Skate at Fort Worth’s outdoor ice skating rink, Panther Island Ice with their special Thanksgiving Hours! For more icy info visit their full website. Thanksgiving Break Hours: November 25-29 Monday through Friday 11:00am-11:00pm Saturday 11:00am-11:00pm Sunday 11:00am-10:00pm ICE WEBSITE While you’re there, warm up with some hot chocolate from the Coyote Canteen and watch a double feature on one of Coyote Drive-In’s three movie screens. For a full list of double features check out their website. COYOTE WEBSITE You’ve had a wonderful Thanksgiving meal with the family, but now you’re looking to get out of the house?? Stop by Panther Island Brewing, they are open Thanksgiving Day! BREWERY WEBSITE Grab the family and register for the Thanksgiving Day Run taking place on Thanksgiving, November 28, at Panther Island Pavilion. There is still time to register! REGISTER Enjoy the Trinity Trails that stretch over 72 miles throughout our city and run right through Panther Island! If running or walking the trails aren’t your thing, hop on one of the Fort Worth B-Cycle bikes from the Taylor Circle station and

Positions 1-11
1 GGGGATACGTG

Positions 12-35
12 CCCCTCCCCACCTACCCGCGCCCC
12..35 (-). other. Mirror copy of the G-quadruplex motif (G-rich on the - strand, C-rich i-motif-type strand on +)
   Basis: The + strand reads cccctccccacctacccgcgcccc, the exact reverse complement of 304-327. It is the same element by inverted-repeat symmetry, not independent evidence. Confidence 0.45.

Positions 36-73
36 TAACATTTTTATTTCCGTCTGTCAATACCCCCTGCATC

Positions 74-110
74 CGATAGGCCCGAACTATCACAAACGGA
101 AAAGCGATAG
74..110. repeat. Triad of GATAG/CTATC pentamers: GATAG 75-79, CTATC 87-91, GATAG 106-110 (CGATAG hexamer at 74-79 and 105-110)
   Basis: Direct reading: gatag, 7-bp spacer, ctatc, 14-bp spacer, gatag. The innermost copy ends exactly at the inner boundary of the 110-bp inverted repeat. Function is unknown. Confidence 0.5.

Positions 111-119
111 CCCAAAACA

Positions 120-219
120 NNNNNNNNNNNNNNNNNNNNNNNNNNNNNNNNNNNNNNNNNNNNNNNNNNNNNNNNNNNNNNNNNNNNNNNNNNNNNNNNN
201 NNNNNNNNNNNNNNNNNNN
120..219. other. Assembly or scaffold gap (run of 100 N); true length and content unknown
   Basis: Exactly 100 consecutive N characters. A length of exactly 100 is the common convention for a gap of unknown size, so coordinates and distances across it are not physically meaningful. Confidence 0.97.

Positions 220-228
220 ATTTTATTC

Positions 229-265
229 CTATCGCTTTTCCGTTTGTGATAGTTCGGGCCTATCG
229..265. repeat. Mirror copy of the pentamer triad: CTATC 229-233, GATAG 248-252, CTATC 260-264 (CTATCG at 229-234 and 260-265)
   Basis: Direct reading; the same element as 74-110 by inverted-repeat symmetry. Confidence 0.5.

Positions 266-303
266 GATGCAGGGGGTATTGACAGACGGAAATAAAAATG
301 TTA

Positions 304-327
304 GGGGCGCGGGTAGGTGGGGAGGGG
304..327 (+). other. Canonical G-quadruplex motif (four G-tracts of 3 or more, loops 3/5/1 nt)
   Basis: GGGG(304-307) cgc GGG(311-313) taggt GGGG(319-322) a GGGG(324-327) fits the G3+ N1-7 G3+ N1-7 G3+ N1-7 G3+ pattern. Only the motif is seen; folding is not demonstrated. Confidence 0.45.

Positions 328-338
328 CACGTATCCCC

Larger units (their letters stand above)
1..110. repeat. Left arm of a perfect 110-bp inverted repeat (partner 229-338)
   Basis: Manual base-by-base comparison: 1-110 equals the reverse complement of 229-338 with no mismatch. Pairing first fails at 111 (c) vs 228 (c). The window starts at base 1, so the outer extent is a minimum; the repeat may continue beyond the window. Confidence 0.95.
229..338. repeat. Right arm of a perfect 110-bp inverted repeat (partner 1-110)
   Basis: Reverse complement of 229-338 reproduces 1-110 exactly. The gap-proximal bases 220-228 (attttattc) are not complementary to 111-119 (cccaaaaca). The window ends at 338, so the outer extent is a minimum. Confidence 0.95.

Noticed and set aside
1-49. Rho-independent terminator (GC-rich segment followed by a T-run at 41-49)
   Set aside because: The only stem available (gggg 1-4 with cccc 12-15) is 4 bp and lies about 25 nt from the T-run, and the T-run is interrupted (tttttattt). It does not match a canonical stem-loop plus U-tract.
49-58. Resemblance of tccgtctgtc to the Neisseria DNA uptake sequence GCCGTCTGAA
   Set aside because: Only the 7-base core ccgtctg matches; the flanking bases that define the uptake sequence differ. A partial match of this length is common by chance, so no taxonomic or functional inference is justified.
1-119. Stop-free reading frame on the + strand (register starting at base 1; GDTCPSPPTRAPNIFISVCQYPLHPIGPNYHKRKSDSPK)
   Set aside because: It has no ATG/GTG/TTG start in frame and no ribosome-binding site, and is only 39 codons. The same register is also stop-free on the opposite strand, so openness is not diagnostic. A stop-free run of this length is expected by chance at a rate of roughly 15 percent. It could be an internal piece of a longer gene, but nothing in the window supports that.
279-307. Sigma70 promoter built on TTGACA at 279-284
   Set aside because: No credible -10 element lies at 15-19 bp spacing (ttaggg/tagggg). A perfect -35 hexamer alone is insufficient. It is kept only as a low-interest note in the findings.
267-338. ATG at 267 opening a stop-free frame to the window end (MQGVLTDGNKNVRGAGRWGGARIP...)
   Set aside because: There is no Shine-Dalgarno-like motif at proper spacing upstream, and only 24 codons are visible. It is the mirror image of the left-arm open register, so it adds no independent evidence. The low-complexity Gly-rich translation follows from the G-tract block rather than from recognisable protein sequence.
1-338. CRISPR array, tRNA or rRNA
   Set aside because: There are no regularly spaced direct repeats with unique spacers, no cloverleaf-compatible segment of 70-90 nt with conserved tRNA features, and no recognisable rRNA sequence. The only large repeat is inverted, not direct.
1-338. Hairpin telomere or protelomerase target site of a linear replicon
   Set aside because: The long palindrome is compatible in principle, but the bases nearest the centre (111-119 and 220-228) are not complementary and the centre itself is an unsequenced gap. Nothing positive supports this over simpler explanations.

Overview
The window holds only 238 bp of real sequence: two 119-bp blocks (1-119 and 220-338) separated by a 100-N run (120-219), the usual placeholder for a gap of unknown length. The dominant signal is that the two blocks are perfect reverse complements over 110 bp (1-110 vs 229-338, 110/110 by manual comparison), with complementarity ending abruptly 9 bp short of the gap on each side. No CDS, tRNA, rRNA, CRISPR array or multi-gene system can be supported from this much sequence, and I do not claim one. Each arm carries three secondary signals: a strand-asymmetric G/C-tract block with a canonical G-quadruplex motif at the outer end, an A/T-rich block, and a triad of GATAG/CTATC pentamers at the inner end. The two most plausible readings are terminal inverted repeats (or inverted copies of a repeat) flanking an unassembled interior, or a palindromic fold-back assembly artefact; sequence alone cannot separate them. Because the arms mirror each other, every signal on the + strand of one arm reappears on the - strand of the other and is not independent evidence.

The future bypass channel will protect more than 2,400 acres of neighborhoods in Fort Worth from the highest level of flooding. However, the bypass channel can’t accomplish this alone. In times of flooding water will be moving through the future bypass channel but there has to be a way to slow that water down so we aren’t flooding our neighbors to the east. A series of valley storage sites (think creating water storage areas downstream to slow water down) is crucial to the Central City Project. The amount of material moved as well as the locations themselves were carefully chosen. These valley storage sites provide the needed flood protection but also provide multiple use opportunities. In many cases (Riverside Park and Gateway Park for example) USACE will excavate the valley storage site and then that area can be turned over to the City of Fort Worth to provide wonderful park amenities for our city. This site will also provide Ecosystem Improvements to the area: Existing grasslands dominated by non-native species would be converted to native grasslands, upland and riparian woodlands, aquatic (oxbow) stream habitat, or emergent wetlands; Existing upland woodlands would be enhanced or converted to riparian woodlands or